The stock market turmoil of May 6 and the Greek bailout may have a positive side effect for US home buyers and homeowners … that side effect is lower mortgage rates. The upheaval in the markets led investors on a “flight to quality” as dollars flowed into Treasury bonds forcing yields higher and corresponding rates lower. The question becomes whether the market’s moves will be sustained, leading mortgage rates to remain lower or whether time settles investors’ nerves and mortgage lenders are reluctant to drop rates.
Historically, bond market rallies have led borrowers to flood the financial institutions looking to refinance their mortgages. This time, it appears that lenders are reluctant to move quickly to drop mortgage rates (http://www.americanbanker.com/issues/175_88/mortgage-refi-surge-1018849-1.html). It also appears that another quarter-point or more of rate reduction is needed to push a large number of borrowers into the refinancing pool.
Those already looking to refinance – me among them – are facing tighter underwriting and appraisal guidelines. In addition, the massive reduction in home values most of us have experienced over the past 2-3 years have left little equity in the home making refinancing an existing mortgage difficult at best.
The Federal Home Loan Mortgage Corporation or “Freddie Mac” announced that the average rate on a conforming 30-year mortgage stood at 5% on May 7, 2010. This is down 6 basis points (0.06) from a week earlier. The rate, however, is still higher than the 4.84% average a year ago.
Typically, borrowers must save at least 75-100 basis points (0.75-1.0) on their mortgage rate to have an incentive to refinance. In other words, the rate reduction and corresponding payment reduction must offset the costs of refinancing that typically include points and processing fees. That means that the rate needs to fall to somewhere around 4.75% to stimulate refinancing activity.
Mortgage lenders have reaped great benefits since the year 2000 from cycles of refinancing activity. Rates at their current level are still lower than they were in 2003 when mortgage volume hit a record $3.39 trillion (www.americanbanker.com/). While refinance activity has been light in the past year, the recent extension of the homebuyer tax credit (purchases had to be in contract by 4/30/10 to qualify) has brought volumes back to the mortgage lenders. Rate reduction might be particularly attractive to lenders who want to keep mortgage staffs busy.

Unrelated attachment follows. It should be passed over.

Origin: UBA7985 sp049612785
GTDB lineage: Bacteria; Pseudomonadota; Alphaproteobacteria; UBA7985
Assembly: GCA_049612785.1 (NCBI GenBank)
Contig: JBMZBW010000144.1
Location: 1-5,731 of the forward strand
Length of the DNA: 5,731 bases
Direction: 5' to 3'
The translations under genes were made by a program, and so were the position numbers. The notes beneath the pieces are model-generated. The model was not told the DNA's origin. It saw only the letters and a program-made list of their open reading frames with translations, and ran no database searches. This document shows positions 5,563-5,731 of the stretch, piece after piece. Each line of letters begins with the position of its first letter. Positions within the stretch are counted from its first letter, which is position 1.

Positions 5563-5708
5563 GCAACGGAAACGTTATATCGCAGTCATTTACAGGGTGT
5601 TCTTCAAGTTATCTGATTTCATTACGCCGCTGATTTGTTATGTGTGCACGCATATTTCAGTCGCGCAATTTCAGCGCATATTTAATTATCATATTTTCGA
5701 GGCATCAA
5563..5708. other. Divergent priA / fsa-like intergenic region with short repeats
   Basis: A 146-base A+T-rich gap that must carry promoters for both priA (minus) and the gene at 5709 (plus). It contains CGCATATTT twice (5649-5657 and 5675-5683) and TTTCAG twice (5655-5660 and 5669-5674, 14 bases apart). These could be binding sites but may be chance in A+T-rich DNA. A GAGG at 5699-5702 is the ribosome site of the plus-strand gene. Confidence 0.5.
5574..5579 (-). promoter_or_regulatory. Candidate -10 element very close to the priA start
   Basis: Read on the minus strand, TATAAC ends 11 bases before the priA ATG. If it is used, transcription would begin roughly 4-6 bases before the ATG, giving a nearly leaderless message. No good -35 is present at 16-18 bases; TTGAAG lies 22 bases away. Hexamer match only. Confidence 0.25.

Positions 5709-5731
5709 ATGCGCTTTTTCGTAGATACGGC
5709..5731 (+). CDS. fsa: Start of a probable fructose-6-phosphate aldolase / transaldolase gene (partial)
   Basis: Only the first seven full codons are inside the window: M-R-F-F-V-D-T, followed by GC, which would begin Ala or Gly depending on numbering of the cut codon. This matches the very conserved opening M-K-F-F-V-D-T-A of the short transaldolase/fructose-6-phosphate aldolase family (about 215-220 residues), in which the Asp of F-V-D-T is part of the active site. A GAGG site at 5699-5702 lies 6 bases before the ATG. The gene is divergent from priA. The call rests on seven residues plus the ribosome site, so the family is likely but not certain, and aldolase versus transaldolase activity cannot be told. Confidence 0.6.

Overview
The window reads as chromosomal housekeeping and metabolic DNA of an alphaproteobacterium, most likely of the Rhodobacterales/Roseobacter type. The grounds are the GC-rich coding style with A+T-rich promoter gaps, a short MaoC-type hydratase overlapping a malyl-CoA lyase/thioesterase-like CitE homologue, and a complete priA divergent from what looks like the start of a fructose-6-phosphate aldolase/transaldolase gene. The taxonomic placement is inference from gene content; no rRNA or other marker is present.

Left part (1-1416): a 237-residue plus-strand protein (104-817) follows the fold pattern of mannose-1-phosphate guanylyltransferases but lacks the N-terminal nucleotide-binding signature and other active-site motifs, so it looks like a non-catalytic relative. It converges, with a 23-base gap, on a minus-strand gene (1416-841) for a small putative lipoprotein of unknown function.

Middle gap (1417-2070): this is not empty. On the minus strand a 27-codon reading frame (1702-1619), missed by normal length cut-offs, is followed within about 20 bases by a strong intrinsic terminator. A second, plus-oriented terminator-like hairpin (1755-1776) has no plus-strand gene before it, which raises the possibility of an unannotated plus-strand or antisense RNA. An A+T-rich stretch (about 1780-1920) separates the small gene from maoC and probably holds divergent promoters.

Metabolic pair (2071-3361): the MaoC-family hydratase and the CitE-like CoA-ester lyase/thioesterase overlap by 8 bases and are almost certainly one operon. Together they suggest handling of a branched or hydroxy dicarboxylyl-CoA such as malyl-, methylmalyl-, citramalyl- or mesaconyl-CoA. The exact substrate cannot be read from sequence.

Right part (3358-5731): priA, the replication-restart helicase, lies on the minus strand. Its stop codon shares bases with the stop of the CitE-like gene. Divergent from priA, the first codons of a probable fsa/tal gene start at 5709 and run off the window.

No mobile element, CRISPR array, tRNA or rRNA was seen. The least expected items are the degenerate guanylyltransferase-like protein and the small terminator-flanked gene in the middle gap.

There is also risk that mortgage rates rise. The Federal Reserve announced last September that it would start selling off its $1.25 trillion of agency mortgage-backed securities beginning in March of this year. Bringing more mortgage product to the market might force rates higher, but so far, that has not happened.
Finally, lenders are facing much higher costs in mortgage lending, including refinance business. Increasing paperwork and contingencies burden lenders and brokers alike. Lenders are reluctant to take any “short-cuts” or chances when it comes to underwriting and appraisals in this economic environment, particularly due to falling home values that continue in many markets. Due diligence requirements are stringent. I know in my personal experience, verifications of student loans I have co-signed for my college-age daughter were requested for the first time. The student loans are in deferment (she is a rising college senior), but the mortgage lender wanted to know what the monthly payment will be more than a year from now when the loan payments potentially commence. The student loan lender balked at the request and, after three tries, finally met the paperwork requirements of my lender.
If you are interested in refinancing your current mortgage, go to your current mortgage lender first. I have a 7/23 mortgage loan where my interest rate was fixed for the first 7 years. I am into my 6th year, and there is a strong prospect that my current mortgage rate will adjust 2% higher. With falling mortgage rates right now, a rate increase was not one that I welcomed.
My mortgage broker (who I had worked with on my original loan) found my current mortgage lender most receptive. My current lender already has my mortgage loan and knows my immaculate payment history. The lender already has me as a credit risk and lowering my monthly payments is in their best interest. I am looking at a 5/25 loan where my mortgage rate for the first 5 years is going to be less than 4% and that rate will remain fixed for the first 60 payments. I expect, as I will be an empty nester in less than 5 years, to downsize and move. If that happens, I will not experience the risk of higher rates on my current home in year 6. I expect some upward movement in home values to return in my locality over the next 3-5 years, as well. In other words, I should be able to profit more from a sale of my home 3 years out than I would now … but, that also means my next house will be more expensive too. I also hope that the tax laws will retain the one-time exclusion from tax for profits from the sale of a primary residence as I downsize. That, too, is a risk.
One prospective hurdle was the appraisal on my home. However, I was pleasantly surprised at the value and the value held up even when my lender took it to their special review committee. The recent homebuyer tax credit has opened up the housing market in my area and the appraiser was able to get strong comparable sales to support the value. A year ago, this would not have been possible.
I hope to close on my refinance in the next couple of weeks. It has been a long process, but one that is worthwhile for my personal financial picture. Refinancing your mortgage might be a good option to consider with rates pressured lower by the recent Greek bailout and financial market turmoil.